Checks and electronic payments go through a clearing cycle when paid into your account. The time varies based upon the type of credit.


A credit bureau, or credit reporting agency, collects data from numerous sources and provides information on individual consumers. Lenders use this information, sometimes in the form of a credit rating, to help them assess the credit worthiness and likelihood that someone will pay back a loan. Examples of credit bureaus are Trans Union, Experian and Equifax.


Your credit limit is the maximum amount of money that you can borrow. The lender typically determines this amount based on a number of factors.


Credit ratings (or credit scores) are used by financial institutions to help them assess the credit worthiness of an individual, corporation, or even a country. They are typically derived from a number of factors including financial history, current assets and liabilities. A credit rating often indicates the probability a subject will be able to pay back a loan. RISE offers free Financial U to help you understand how to maintain a good credit rating.


This document summarizes your credit history, including information from credit bureaus, banks, retailers and collection agencies. It can also include details of your borrowing, applications for credit, court judgments and bill payment behavior. You can request a free copy of your credit report from the credit bureaus.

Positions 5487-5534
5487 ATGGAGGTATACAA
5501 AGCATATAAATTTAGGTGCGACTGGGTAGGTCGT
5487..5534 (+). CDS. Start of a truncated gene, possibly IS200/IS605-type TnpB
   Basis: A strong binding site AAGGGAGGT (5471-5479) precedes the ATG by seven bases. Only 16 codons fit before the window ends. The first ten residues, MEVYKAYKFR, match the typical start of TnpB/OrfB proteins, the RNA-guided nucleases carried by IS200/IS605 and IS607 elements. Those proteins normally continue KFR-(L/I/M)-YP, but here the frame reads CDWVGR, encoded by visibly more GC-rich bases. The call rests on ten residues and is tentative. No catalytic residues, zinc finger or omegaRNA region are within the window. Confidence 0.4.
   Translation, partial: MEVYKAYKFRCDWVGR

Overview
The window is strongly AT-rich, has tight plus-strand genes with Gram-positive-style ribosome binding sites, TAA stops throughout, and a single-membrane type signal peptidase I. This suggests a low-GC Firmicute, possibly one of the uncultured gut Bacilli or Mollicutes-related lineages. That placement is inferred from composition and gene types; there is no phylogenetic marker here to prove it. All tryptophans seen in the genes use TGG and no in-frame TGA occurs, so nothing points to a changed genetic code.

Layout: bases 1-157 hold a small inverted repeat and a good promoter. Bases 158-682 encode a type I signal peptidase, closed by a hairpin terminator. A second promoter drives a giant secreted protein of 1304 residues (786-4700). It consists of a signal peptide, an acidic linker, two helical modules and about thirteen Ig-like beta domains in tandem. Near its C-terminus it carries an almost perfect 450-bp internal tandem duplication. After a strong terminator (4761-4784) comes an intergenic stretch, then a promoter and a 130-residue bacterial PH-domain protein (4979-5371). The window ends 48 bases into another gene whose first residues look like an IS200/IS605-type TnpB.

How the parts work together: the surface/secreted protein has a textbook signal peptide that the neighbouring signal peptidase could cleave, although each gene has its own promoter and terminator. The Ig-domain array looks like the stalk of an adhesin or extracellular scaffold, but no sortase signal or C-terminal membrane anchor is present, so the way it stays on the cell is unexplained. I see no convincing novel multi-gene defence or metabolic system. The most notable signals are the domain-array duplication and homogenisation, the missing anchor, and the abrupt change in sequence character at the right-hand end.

Debt is money owed to a person or company. RISE customers can learn about healthy ways to manage debt by visiting Financial U.


Some banks charge fees for paying back a loan before the arranged due date. Not at RISE — you can pay off your loan in installments or all at once — anytime without penalties.


Fixed-rate interest remains the same throughout the entire loan term.


Your gross income is the amount your employer pays you before taxes, insurance, retirement contributions and other withholdings are deducted. (The larger of the two income numbers on your pay check.)


Interest can be the amount you earn on your savings and investments. Interest is also the amount you pay on money you borrow. Commonly expressed as a percentage, interest is often included in the total cost of a loan. (See APR).


A loan is money borrowed on condition that it’s paid back per an agreement. There are several types of loans, including a quick and convenient consumer installment loan from RISE.